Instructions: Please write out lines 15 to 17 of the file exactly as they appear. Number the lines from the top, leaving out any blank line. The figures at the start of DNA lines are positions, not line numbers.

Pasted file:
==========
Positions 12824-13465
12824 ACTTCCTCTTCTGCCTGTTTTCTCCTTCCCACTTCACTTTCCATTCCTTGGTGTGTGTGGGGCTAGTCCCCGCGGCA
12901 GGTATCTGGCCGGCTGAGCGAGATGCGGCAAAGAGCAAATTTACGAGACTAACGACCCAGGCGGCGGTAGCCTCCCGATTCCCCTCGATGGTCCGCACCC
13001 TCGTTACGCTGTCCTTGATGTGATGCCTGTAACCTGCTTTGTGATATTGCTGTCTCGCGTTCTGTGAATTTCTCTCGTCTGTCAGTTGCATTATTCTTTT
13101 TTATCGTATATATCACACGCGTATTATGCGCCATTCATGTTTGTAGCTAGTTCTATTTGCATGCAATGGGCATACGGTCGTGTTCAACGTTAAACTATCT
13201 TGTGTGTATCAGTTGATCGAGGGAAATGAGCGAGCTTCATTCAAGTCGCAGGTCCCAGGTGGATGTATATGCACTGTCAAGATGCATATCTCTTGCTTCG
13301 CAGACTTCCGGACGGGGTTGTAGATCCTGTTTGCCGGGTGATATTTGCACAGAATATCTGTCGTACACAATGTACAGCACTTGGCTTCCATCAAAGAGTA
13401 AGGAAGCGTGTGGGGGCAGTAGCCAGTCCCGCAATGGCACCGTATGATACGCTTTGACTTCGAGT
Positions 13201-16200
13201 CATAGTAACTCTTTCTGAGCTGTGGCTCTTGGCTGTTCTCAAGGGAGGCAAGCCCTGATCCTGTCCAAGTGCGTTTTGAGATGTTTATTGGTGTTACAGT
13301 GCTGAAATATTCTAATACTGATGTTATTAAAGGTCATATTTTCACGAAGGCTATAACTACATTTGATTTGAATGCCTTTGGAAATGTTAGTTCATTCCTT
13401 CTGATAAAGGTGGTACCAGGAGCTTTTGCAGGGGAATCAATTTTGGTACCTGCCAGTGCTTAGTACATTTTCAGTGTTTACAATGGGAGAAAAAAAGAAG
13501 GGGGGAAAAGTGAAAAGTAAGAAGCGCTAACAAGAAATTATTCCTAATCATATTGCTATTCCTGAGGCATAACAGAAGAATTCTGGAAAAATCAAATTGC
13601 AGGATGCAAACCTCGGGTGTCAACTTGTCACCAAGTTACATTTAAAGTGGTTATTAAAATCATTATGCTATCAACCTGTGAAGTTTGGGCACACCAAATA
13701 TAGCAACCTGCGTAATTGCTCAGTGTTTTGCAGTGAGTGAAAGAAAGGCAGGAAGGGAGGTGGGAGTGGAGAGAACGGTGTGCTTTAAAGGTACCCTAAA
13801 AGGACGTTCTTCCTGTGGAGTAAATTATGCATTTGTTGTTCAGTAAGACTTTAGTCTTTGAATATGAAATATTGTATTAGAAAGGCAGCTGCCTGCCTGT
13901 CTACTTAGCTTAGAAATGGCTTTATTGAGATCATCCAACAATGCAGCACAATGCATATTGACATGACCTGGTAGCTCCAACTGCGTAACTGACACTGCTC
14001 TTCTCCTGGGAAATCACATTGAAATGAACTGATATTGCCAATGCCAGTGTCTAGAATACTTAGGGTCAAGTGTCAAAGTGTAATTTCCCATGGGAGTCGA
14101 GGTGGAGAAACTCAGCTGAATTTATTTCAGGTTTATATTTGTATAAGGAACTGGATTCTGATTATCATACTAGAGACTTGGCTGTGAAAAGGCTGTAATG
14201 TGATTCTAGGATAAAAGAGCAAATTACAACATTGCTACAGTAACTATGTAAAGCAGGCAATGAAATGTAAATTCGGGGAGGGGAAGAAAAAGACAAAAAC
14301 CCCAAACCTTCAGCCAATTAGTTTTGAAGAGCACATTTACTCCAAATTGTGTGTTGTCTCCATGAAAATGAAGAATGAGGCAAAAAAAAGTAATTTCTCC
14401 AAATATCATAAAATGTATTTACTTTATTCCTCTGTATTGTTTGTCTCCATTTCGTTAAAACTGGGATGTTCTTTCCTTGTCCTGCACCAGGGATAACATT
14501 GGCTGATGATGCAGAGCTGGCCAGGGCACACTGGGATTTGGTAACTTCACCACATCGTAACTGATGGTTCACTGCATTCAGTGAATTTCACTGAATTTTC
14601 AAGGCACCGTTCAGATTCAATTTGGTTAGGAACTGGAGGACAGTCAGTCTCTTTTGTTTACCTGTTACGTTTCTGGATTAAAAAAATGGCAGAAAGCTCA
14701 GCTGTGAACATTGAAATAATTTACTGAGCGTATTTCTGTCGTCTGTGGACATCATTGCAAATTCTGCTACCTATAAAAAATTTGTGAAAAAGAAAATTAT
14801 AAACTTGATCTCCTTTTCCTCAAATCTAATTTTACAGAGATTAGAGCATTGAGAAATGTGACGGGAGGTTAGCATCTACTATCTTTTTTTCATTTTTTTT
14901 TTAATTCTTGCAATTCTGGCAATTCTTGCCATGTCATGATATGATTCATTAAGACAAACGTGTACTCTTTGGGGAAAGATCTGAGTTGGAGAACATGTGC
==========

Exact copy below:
13701 TAGCAACCTGCGTAATTGCTCAGTGTTTTGCAGTGAGTGAAAGAAAGGCAGGAAGGGAGGTGGGAGTGGAGAGAACGGTGTGCTTTAAAGGTACCCTAAA
13801 AGGACGTTCTTCCTGTGGAGTAAATTATGCATTTGTTGTTCAGTAAGACTTTAGTCTTTGAATATGAAATATTGTATTAGAAAGGCAGCTGCCTGCCTGT
13901 CTACTTAGCTTAGAAATGGCTTTATTGAGATCATCCAACAATGCAGCACAATGCATATTGACATGACCTGGTAGCTCCAACTGCGTAACTGACACTGCTC